Dallas Cowboys offensive coordinator Scott Linehan is an NFL veteran who has been a head coach before, so he has to know how bad this is going to look.
He didn’t care.
After the Cowboys’ 30-22 playoff loss in Los Angeles, Linehan was on his cell phone as he walked up the ramp at the L.A. Memorial Coliseum while his colleagues and players talked to the media to explain the defeat.
After Linehan hung up the phone, I asked him if he had a second. He said he didn’t, and he walked up the ramp.
A man of this experience, and in this position, has to stop and answer a few questions, whether they are from me or someone in my position. After all, his players did. His fellow assistants on the other side, namely defensive coordinators Kris Richard and Rod Marinelli, did.
It’s not about what Linehan would say, because none of his words could possibly satiate irate Dallas Cowboys’ fans. As a leader of the offense, he just has to stand and take it for two to three minutes. That’s part of the job.
Linehan is a nice, decent guy who is good at his job, but to take such a path after such a game is a terrible call.
It looks cowardly, and unprofessional. Don’t make the rest of the team do it while you duck out.
After Chicago Bears kicker Cody Parker missed the potential game-winning field goal in the playoff loss to the Philadelphia Eagles last week in Chicago, he stood there in front of the media for a few minutes. It’s simply part of the job.
Of course Linehan would not want to stop to discuss how his offense was pushed and shoved around by the Rams. Of course he would not want to answer why some of the motion and creativity that was present in the playoff win over the Seahawks looked absent against the Rams.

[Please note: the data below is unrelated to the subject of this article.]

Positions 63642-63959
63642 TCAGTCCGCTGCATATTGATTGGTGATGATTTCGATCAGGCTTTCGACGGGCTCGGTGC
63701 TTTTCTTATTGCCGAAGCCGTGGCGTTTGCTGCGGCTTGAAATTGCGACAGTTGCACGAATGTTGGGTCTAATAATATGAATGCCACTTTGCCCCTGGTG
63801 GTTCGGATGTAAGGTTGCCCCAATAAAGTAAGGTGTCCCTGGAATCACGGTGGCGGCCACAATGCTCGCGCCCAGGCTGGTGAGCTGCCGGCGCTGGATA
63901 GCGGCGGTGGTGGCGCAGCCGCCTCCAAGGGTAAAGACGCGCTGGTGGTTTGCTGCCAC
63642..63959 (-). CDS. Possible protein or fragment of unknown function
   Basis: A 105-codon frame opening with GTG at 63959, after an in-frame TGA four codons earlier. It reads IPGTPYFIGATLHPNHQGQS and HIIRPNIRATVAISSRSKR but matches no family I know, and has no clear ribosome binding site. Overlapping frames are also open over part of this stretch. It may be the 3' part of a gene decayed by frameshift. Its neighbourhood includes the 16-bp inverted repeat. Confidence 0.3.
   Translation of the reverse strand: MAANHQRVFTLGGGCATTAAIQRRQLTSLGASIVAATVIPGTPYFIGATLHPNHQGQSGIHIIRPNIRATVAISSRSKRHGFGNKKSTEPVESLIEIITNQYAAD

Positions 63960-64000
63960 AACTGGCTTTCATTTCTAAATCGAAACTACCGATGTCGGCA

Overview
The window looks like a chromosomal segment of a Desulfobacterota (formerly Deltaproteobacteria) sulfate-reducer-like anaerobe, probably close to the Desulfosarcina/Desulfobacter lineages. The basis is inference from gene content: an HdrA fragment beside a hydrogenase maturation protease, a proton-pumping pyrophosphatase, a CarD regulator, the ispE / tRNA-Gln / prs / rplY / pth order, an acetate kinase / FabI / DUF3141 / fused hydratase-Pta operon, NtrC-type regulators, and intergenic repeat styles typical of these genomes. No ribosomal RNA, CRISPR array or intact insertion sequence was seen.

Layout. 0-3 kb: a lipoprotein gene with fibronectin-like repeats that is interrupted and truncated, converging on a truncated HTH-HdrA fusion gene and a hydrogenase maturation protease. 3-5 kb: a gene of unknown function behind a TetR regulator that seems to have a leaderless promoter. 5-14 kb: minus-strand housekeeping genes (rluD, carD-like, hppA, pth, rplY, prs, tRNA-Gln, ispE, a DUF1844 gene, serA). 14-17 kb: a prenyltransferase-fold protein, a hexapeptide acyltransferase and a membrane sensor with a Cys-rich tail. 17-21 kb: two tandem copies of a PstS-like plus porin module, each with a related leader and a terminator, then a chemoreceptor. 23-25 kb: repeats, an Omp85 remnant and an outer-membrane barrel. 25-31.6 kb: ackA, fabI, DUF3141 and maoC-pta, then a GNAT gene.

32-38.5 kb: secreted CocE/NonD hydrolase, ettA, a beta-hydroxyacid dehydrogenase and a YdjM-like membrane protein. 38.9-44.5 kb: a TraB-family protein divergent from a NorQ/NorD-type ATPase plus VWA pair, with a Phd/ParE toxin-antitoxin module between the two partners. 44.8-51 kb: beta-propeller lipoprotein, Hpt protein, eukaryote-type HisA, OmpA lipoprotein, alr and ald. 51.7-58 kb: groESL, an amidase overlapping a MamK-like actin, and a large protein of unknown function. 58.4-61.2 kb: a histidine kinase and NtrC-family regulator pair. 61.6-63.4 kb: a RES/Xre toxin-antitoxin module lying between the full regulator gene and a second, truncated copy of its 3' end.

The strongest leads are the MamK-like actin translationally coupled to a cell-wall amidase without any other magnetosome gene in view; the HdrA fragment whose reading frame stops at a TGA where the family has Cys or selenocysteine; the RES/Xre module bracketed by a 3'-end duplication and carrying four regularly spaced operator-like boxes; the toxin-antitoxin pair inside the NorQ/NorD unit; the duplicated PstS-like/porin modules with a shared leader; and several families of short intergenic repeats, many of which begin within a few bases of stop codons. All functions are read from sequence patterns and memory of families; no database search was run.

Of course Linehan did not want to explain the play call to run Ezekiel Elliott right into the middle of the Rams’ defense on 4th-and-1 to start the fourth quarter when it was a one-score game.
Of course he would not want to answer a question why the quarterback he wanted to run the ball didn’t at all until just under six minutes remained in the game.
In defense of Scott Linehan, his offensive line was manhandled. When your line is beaten up so routinely and badly, your play calling changes. The Rams sold out to stop Elliott, and the Cowboys either did not, or could not, adjust well enough.
Zeke ran the ball 20 times for 47 yards. Dak Prescott threw for 266 yards and a touchdown, but many of his yards came after the team fell behind 23-7 in the third quarter.
The Rams put it on the Cowboys’ passing game, and in the first half, other than one throw to Amari Cooper, it could not do it. The Cowboys’ passing game could not keep pace with the Rams’ running game.
In defense of Linehan, the Cowboys actually scored more on Saturday night than they did on average during the regular season; they averaged 21.2 points during the regular season, and they scored 22 against the Rams.
In defense of Linehan, the Cowboys were simply beaten by a better team on their field. Good teams do that to opponents.
In defense of Linehan and his offense, the Cowboys’ defense was atrocious on Saturday night.
Now here is Linehan’s reality: The Cowboys just lost in the divisional round again, and while they like their core, and much of their team, they will not remain status quo.
The Cowboys are going to change something, and Linehan is an easy candidate to go. He knows it, even though his contract does not expire until after the 2019 season.
Cowboys coach Jason Garrett is a Scott Linehan fan, and he used some capital with the boss man, Jerry Jones, to bring Linehan to the Cowboys in 2014 as the passing game’s coordinator.
But the overall weakness of the 2018 Dallas Cowboys is Scott Linehan’s department.
Ultimately, he is not responsible for all of it but he is accountable.
And for him to put it on everyone else to account for it after the season-ending loss was a terrible play call.